4 June 2012
Sister Mary Adrian Dimmerling Eulogy Letter
We commend to your charity the soul of our beloved Sister Mary Adrian Dimmerling who departed this life on June 2, 2012 in the seventy-ninth year of her religious life
Age: 96 years, 4 months, 1 day
The funeral arrangements are as follows: Viewing in the Community Room at Providence Heights on Thursday, June 7 from 2-4 p.m. and 7-9 p.m. and on Friday, June 8 from noon-3:30 p.m. Wake Service in the Community Room on Thursday, June 7 at 7 p.m. Mass of Resurrection on Friday, June 8 at 4 p.m. in the Mother of Divine Providence Chapel at Providence Heights.
Helen Beatrice Dimmerling was the second oldest of eight children. She was born in North Braddock, Pa., a town she dearly loved. Her parents hailed from Fulda, Ohio, but her family roots were in Fulda, Germany. Adrian was educated by our Community and, from an early age, loved learning and was determined to become a teacher. When asked many years later to share her experience of call to religious life, she related that her desire to become a Sister of Divine Providence was not from deep spiritual motives, but simply to become a teacher. She entered the Community, she said, because religious women had the best opportunity to become teachers, a vocation that was not easily accessible to women in general. It was Adrian’s deep love for learning that later drew her to an intense study of our charism and the history of the Community.
Adrian spent many years teaching in community elementary and secondary schools. In addition she was a faculty member of La Roche College. Her initial education was in math and science, but she also taught music. Adrian’s ministry as novice director was, perhaps, the most painful period of her life. She was caught between the movements leading to Vatican II, her own education on current trends in religious life, the growing excitement about the reform of the liturgy, the influence of the women’s movement on those entering the Community on one side, and the very strong conservatism of the Community on the other. She struggled to move forward with new ideas in the formation of the novices only to be restrained frequently by the leadership at that time.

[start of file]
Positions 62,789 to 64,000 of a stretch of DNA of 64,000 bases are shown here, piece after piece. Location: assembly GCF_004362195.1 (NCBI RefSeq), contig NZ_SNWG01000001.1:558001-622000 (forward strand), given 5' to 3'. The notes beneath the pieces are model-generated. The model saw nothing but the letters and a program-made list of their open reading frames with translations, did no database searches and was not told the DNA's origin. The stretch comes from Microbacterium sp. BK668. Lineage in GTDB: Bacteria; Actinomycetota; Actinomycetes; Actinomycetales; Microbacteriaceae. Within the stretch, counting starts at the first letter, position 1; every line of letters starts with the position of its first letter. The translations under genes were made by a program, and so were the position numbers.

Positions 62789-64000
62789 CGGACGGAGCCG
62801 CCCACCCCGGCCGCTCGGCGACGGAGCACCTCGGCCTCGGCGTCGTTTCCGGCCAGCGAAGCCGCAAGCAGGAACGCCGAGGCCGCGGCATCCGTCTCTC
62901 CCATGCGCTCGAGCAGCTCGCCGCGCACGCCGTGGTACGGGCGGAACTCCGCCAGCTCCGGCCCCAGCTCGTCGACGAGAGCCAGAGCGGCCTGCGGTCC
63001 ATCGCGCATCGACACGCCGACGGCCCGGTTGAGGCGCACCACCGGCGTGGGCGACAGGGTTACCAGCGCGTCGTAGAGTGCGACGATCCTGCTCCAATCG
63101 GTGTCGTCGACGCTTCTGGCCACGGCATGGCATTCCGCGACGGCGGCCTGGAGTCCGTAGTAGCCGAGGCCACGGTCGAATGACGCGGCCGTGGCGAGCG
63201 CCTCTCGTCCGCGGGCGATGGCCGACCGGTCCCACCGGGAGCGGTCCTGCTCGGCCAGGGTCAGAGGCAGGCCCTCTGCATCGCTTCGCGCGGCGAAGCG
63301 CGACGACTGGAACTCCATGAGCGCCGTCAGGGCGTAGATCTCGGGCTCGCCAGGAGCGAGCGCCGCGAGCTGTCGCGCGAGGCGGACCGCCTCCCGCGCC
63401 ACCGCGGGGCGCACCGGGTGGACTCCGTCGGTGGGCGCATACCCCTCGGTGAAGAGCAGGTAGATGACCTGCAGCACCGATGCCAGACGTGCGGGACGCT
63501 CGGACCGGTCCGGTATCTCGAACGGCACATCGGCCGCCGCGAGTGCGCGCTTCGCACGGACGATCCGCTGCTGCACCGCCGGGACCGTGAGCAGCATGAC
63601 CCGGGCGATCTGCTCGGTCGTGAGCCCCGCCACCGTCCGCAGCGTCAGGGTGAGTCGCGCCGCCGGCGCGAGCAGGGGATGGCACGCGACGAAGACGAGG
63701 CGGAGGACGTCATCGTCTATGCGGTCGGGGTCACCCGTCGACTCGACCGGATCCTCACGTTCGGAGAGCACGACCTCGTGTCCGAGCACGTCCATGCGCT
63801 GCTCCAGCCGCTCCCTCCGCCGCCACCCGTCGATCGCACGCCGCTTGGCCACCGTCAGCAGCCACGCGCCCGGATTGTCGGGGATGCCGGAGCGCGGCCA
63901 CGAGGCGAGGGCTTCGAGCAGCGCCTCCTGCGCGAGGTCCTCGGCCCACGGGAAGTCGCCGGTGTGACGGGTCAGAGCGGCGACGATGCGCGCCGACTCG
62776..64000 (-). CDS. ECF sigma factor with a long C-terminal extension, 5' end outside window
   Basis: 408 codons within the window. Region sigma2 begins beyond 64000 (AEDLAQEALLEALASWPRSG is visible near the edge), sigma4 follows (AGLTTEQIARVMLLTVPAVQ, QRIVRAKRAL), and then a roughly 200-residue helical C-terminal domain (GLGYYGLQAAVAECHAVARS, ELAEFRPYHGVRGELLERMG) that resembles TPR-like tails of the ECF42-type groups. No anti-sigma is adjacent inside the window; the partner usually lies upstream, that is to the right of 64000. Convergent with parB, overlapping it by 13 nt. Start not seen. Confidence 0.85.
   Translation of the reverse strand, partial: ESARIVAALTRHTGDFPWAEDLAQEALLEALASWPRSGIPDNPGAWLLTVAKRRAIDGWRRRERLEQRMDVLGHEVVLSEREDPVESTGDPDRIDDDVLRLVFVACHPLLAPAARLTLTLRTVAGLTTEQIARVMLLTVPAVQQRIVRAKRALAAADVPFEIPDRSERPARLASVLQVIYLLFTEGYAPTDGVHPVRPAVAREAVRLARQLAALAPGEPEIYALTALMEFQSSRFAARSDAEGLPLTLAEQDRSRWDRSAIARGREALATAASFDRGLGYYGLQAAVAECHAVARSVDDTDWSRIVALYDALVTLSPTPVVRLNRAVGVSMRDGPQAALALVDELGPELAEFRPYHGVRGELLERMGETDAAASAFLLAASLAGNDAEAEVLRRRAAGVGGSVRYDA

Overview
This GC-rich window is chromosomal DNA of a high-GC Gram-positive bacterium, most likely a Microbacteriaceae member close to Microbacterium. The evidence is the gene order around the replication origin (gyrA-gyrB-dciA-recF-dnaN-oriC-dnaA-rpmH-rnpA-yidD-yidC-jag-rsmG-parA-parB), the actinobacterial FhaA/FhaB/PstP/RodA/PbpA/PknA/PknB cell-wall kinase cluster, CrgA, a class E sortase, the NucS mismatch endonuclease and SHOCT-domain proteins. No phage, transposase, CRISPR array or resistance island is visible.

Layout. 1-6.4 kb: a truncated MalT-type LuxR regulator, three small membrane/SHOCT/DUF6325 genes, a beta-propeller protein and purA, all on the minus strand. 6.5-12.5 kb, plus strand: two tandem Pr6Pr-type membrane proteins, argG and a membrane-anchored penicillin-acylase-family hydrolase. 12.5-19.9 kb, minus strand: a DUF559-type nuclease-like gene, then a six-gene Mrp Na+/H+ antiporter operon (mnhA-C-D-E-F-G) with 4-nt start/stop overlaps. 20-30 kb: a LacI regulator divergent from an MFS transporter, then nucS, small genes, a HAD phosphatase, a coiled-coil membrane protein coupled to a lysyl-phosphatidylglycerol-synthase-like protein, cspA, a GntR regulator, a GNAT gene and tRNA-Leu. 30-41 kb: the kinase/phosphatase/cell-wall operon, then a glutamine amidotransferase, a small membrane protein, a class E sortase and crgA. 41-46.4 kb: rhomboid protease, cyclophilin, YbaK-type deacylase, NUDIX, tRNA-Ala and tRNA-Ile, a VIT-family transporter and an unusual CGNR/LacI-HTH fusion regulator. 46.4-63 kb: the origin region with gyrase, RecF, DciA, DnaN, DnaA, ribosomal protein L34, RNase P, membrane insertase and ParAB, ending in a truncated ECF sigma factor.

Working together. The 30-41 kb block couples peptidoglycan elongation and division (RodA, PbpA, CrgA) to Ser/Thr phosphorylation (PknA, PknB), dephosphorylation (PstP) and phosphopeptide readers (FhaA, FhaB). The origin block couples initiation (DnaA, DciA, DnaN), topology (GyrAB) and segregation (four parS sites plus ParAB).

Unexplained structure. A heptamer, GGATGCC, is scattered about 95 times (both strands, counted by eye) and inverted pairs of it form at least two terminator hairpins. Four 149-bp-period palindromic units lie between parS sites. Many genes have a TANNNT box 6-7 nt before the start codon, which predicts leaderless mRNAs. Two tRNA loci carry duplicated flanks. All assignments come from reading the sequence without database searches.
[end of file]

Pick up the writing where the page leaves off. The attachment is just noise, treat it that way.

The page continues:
However, it was during this period that Adrian’s real and fundamental call to religious life came to the fore. In 1957, at the request of the current Provincial Superior, Sr. Mary Kenneth Kearns, Adrian began to research the concept of Providence, to collect articles from spiritual writers of that era as well as original writings from our Sisters on Providence. Her task was to bring the articles together into a single volume. The book, Divine Providence, was published in 1959. It was the first book on this topic in the U. S. Provinces. The immersion into the study of God as Providence was a turning point in Adrian’s life. It became the anchor of her spirituality, grounding her in the charism of the Community. Mother Marie’s words, “Visibly do I see in all things the wonderful Providence of God” were a validation of a belief that Adrian cherished, that God’s Provident love is everywhere, in the books she loved to read, the beauty of nature which she so enjoyed, and even in the struggles she endured as novice director. As chairwoman of the newly formed Charism Committee of St. Peter Province, she worked with the committees of the St. Louis and Our Lady Provinces to initiate the study of our charism in response to the Vatican document, Perfectae Caritatis, calling religious communities to return to their roots and to study their founding spirit. Several pamphlets on the life of Mother Marie and Bishop Ketteler were published under her aegis.
After many years as teacher, principal, and novice director, Adrian attended Catholic University and obtained a Master’s Degree in Church Administration and Canon Law. She served ten years in the Tribunals of Pittsburgh and Wheeling, West Virginia. At age 80, Adrian accepted the call to minister as the General Econome of the Congregation in Rome, Italy, in 1995. During the ten years of service in this community ministry, another dimension of Adrian’s personality came to the fore; she became interested in water color painting and in Tai Chi. In 2006, Adrian fell victim to three strokes which impaired her memory and her eyesight, but not her intellect nor her spirit. She accepted her situation with the same peace that marked her life. Adrian lived out her remaining days among the Sisters in Kingston, Mass., enjoying their friendship and reveling with her artist’s heart and Providence eyes in the beauty of nature, especially in the magnificence of the ocean.
by Sister Myra Rodgers
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